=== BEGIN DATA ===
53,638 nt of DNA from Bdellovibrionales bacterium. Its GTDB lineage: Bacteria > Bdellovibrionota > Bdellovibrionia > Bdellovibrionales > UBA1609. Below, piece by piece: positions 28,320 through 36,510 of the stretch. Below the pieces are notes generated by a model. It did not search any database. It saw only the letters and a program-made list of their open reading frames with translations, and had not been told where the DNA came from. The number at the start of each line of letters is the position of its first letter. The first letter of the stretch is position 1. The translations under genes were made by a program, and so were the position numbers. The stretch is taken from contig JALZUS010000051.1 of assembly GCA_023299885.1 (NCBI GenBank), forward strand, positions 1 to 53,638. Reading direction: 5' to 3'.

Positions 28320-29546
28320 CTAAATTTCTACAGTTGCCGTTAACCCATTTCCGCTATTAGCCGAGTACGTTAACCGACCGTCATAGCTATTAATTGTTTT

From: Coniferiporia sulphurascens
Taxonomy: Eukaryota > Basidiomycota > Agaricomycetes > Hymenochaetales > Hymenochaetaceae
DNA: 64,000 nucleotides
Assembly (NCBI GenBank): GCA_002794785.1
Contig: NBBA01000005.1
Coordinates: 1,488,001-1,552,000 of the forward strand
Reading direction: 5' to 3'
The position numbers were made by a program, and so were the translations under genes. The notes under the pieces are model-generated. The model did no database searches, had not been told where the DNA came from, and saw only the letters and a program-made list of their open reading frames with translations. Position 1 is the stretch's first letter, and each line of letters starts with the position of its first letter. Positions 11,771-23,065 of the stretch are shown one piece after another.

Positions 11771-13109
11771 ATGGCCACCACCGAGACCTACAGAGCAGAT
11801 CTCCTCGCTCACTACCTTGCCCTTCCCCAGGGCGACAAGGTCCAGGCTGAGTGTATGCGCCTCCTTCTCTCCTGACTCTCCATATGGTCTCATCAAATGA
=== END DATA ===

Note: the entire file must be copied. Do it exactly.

53,638 nt of DNA from Bdellovibrionales bacterium. Its GTDB lineage: Bacteria > Bdellovibrionota > Bdellovibrionia > Bdellovibrionales > UBA1609. Below, piece by piece: positions 28,320 through 36,510 of the stretch. Below the pieces are notes generated by a model. It did not search any database. It saw only the letters and a program-made list of their open reading frames with translations, and had not been told where the DNA came from. The number at the start of each line of letters is the position of its first letter. The first letter of the stretch is position 1. The translations under genes were made by a program, and so were the position numbers. The stretch is taken from contig JALZUS010000051.1 of assembly GCA_023299885.1 (NCBI GenBank), forward strand, positions 1 to 53,638. Reading direction: 5' to 3'.

Positions 28320-29546
28320 CTAAATTTCTACAGTTGCCGTTAACCCATTTCCGCTATTAGCCGAGTACGTTAACCGACCGTCATAGCTATTAATTGTTTT

From: Coniferiporia sulphurascens
Taxonomy: Eukaryota > Basidiomycota > Agaricomycetes > Hymenochaetales > Hymenochaetaceae
DNA: 64,000 nucleotides
Assembly (NCBI GenBank): GCA_002794785.1
Contig: NBBA01000005.1
Coordinates: 1,488,001-1,552,000 of the forward strand
Reading direction: 5' to 3'
The position numbers were made by a program, and so were the translations under genes. The notes under the pieces are model-generated. The model did no database searches, had not been told where the DNA came from, and saw only the letters and a program-made list of their open reading frames with translations. Position 1 is the stretch's first letter, and each line of letters starts with the position of its first letter. Positions 11,771-23,065 of the stretch are shown one piece after another.

Positions 11771-13109
11771 ATGGCCACCACCGAGACCTACAGAGCAGAT
11801 CTCCTCGCTCACTACCTTGCCCTTCCCCAGGGCGACAAGGTCCAGGCTGAGTGTATGCGCCTCCTTCTCTCCTGACTCTCCATATGGTCTCATCAAATGA